Two proteins involved in schistosome epigenetics play key roles in parasite's biology

June 28, 2018

Two proteins that recognize and translate DNA methylation marks in Schistosoma mansoni are required for growth of adult stem cells in the parasitic flatworm, as well as production of eggs, according to new research presented in PLOS Pathogens by Kathrin Geyer and colleagues at Aberystwyth University, U.K.

Schistosomiasis is a disease of varying severity caused by several species of parasitic flatworms known as schistosomes. More than 200 million people in developing countries are infected, with thousands dying every year. Existing drugs can treat schistosomiasis, but do not adequately prevent reinfection or spread of the disease, so alternative strategies to target the parasites are needed.

In previous work, Geyer and colleagues demonstrated the importance of DNA methylation in schistosome biology, suggesting that this process could be important for development of new drugs. In DNA methylation, proteins add molecular components called methyl groups to DNA molecules, influencing genetic activity without affecting the underlying DNA sequence.

In the new study, the researchers conducted a series of experiments to further illuminate the activity of proteins involved in recognizing and translating these DNA methylation marks in the schistosome species S. mansoni. The experiments included use of a technique called RNA interference to reduce expression of genes coding for two proteins known to be involved in DNA methylation processes: methyl-CpG-binding (SmMBD2/3) and chromobox (SmCBX) proteins.

The experiments revealed details of SmMBD2/3 activity in schistosome cells and showed that it interacts with SmCBX. Disruption of SmMBD2/3 or SmCBX expression resulted in reduction of the number of proliferating adult stem cells, an important pool of cells in the parasites--and reduction in the number of eggs laid by the flatworms.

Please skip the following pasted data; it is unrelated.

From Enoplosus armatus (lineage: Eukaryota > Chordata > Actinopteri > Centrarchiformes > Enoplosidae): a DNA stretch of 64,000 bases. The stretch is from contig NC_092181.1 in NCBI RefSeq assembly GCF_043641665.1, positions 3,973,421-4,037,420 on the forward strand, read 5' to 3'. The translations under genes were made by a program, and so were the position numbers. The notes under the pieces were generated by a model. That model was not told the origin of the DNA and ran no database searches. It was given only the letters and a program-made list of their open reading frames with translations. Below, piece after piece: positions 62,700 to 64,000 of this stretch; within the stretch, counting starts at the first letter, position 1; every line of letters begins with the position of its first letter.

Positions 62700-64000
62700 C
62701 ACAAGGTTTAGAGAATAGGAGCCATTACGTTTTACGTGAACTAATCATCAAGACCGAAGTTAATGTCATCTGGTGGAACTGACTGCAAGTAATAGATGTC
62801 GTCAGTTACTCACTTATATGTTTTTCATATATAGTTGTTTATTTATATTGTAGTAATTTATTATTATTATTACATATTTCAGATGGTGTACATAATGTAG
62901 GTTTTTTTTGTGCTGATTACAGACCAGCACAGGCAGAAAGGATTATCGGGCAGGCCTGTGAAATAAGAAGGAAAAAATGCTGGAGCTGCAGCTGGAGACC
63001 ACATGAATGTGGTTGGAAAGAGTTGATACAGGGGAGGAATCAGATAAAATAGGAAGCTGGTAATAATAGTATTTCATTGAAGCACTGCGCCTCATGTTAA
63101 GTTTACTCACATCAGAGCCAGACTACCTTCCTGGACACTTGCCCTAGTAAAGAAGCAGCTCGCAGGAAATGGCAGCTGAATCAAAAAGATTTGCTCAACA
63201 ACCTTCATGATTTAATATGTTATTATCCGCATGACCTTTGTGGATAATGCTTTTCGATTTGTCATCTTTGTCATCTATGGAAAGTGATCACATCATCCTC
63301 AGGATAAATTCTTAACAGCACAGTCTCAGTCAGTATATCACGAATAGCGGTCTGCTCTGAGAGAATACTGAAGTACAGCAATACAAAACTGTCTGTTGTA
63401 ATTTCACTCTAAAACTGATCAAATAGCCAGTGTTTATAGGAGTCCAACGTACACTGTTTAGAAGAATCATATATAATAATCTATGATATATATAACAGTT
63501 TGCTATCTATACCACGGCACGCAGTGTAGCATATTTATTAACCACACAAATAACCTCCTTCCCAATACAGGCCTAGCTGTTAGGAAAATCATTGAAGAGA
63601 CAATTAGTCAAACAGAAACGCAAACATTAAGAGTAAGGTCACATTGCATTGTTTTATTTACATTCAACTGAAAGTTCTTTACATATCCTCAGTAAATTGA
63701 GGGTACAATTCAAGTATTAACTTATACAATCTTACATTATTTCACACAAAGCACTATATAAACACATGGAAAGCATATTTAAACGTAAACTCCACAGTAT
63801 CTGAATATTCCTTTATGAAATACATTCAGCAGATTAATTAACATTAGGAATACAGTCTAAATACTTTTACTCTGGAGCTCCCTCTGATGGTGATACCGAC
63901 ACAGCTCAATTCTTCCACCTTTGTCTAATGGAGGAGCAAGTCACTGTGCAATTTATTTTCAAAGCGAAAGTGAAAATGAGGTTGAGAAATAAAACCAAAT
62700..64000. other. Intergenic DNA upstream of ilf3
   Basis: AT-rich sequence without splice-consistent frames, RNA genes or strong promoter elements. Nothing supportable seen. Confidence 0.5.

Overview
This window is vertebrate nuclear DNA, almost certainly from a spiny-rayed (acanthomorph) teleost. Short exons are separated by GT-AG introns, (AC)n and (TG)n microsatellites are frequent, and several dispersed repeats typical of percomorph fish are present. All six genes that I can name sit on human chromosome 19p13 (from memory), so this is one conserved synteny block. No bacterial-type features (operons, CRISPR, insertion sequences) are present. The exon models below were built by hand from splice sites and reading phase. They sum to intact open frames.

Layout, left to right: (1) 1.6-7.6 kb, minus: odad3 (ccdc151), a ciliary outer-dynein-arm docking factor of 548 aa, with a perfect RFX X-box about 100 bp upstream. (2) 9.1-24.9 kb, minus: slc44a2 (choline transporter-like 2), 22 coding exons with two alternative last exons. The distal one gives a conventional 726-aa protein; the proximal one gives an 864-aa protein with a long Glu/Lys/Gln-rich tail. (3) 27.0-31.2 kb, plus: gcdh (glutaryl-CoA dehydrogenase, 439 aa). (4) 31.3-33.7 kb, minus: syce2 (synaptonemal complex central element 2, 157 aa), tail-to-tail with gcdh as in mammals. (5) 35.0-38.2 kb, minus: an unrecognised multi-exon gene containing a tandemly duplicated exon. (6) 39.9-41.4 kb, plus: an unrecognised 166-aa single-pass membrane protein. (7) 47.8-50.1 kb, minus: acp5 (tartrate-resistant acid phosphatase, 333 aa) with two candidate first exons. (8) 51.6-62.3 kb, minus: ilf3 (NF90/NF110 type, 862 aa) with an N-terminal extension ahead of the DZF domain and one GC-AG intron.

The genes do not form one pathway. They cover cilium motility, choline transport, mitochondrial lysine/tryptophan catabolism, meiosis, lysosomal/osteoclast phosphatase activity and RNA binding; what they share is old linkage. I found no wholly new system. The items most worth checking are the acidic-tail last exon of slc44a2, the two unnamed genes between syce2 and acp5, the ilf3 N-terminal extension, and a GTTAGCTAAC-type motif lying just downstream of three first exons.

The lead author, Karl Hoffmann, states: "Our study provides further evidence for a functional DNA methylation system in schistosomes. While the full complement of participants have yet to be revealed, we have for the first time, within this group of animals, shown a clear link between DNA methylation and downstream processes."

These results suggest that SmMBD2/3 and SmCBX play essential roles in the biology of S. mansoni, especially considering that egg production is a key step in human pathology and disease transmission. Therefore, drug development efforts could focus on disrupting the activity of these two proteins or their interaction with each other.
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Research Article

Funding: Some B. glabrata snails used in this study were provided by the NIAID Schistosomiasis Resource Center of the Biomedical Research Institute (Rockville, MD, USA) through NIH-NIAID Contract HHSN272201000005I for distribution through BEI Resources. These studies were supported by a Wellcome Trust Strategic Award (107475/Z/15/Z), a BBSRC Responsive Mode Grant (BB/K005448/1) and an IBERS PhD studentship. The funders had no role in study design, data collection and analysis, decision to publish, or preparation of the manuscript.

Competing Interests: The authors have declared that no competing interests exist.

Citation: Geyer KK, Munshi SE, Whiteland HL, Fernandez-Fuentes N, Phillips DW, Hoffmann KF (2018) Methyl-CpG-binding (SmMBD2/3) and chromobox (SmCBX) proteins are required for neoblast proliferation and oviposition in the parasitic blood fluke Schistosoma mansoni. PLoS Pathog 14(6): e1007107. https://doi.org/10.1371/journal.ppat.1007107

Image Caption: Methyl-CpG binding (SmMBD2/3) and chromobox (SmCBX) proteins are required for neoblast proliferation in the pathogenic blood fluke Schistosoma mansoni.

Image Credit: Hoffmann et al. (2018)

Author Affiliations: Institute of Biological, Environmental and Rural Sciences, Aberystwyth University, 13 Aberystwyth, SY23 3DA, UK

PLOS

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